When is it Necessary to Remove an Ingrown Nail through Surgery?

Sometimes at-home remedies just don’t cut it. How do you know your ingrown toenail needs surgical intervention? Some individuals shared the symptoms to look out for that let you know you need to see a podiatrist. Keep reading to find out if you need to schedule an appointment today.
Rhianna Jones

Rhianna Jones

Registered Nurse at .

Does Not Respond to Home Remedies

Ingrown toenails occur when the toenail’s edge grows into the skin. This may lead to inflammation, pain, and infection. Generally, these can be treated at home. Home treatments include warm soaks, nail care, and well-fitting shoes. There are times, however, that surgery is needed.

Consult a doctor if ingrown toenails keep coming back, if they do not respond to home remedies, or if the nail becomes infected. Infection presents usually as pain, redness, swelling, and possibly pus. You should also contact a physician if the pain does not go away. Though surgery may not be needed in these instances, an affected person should still consult a physician to rule out the possibility.

Persistent Pain

Ingrown toenails are common and often uncomfortable, but they are typically manageable through conservative methods. However, there are certain situations where surgical intervention is necessary.

    ● Persistent Pain. When the pain from an ingrown nail doesn’t subside with usual treatments such as soaking the foot in warm water, using topical antibiotics, or wearing comfortable footwear, surgery may be needed. Chronic pain can indicate a deep-seated problem requiring a more direct approach.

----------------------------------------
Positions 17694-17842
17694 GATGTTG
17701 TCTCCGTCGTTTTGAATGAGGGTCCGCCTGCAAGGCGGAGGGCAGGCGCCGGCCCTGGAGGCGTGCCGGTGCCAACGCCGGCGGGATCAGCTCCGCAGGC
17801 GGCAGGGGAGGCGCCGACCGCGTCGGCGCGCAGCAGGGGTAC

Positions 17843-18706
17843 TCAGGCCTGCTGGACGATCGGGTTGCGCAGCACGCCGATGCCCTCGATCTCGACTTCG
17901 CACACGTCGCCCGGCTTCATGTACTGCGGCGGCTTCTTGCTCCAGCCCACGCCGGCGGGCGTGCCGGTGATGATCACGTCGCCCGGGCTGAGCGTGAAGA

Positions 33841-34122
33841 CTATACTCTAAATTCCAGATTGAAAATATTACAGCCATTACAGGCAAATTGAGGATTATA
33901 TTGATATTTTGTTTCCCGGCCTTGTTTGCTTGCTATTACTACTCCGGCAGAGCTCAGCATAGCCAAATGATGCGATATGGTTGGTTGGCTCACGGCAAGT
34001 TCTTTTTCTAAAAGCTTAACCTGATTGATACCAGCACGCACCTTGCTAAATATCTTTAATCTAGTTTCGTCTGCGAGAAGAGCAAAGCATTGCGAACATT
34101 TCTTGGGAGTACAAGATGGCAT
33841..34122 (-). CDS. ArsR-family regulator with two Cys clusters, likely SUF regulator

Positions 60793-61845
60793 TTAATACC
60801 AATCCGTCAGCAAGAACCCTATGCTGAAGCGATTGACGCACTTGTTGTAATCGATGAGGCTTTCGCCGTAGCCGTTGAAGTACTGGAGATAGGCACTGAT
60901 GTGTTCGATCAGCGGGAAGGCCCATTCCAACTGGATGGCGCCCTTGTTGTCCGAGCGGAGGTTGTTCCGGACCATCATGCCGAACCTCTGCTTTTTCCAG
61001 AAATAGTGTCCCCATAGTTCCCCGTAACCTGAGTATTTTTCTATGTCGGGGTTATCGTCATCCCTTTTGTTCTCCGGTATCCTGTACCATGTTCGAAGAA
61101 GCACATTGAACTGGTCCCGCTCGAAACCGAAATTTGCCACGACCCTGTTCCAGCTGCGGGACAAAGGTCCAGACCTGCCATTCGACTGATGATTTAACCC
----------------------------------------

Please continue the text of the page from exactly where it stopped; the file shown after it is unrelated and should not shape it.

● Recurrence. If the ingrown toenail recurs frequently, despite proper nail care and the use of non-surgical treatments, this is a sign that a more definitive solution like surgery might be beneficial. Recurrent ingrown toenails may be due to the shape of the nail, which surgery can correct.

    ● Infection. A significant infection that doesn’t respond to topical or oral antibiotics may necessitate surgical intervention. Signs of such infection include persistent redness, swelling, pain, and the presence of pus.

    ● Underlying Conditions. Patients with diabetes or other conditions causing poor blood flow to the feet are at higher risk of complications from ingrown toenails, including serious infections and ulcers. For these individuals, surgical removal of an ingrown nail might be advisable to prevent such complications.

It’s crucial to remember that every case is unique, and a professional examination is necessary to determine the best course of treatment. If you’re experiencing persistent problems with an ingrown toenail, please seek advice from a healthcare professional.

Dr.T N Rekha Singh

Dr.T N Rekha Singh

Dermatologist, Trainer and Mentor at .
Dr. Enrizza Factor MD

Dr. Enrizza Factor MD

Dermatologist at .

Difficult to Carry Out Your Daily Routine

You should remove an ingrown nail through surgery when you:

    ● Experience excruciating pain
    ● Find it difficult to wear shoes or carry out daily duties
    ● See any infection-related symptoms like swelling, redness, or pus
    ● Have a condition like diabetes that affects the nerves or blood flow in your feet

Ingrown toenails can become extremely painful and can become infected if left untreated. If the infection is not treated right once, it may deepen and spread, possibly even reaching the bone. If you haven’t already sought out podiatric care, you may now be considering drastic measures like amputation.

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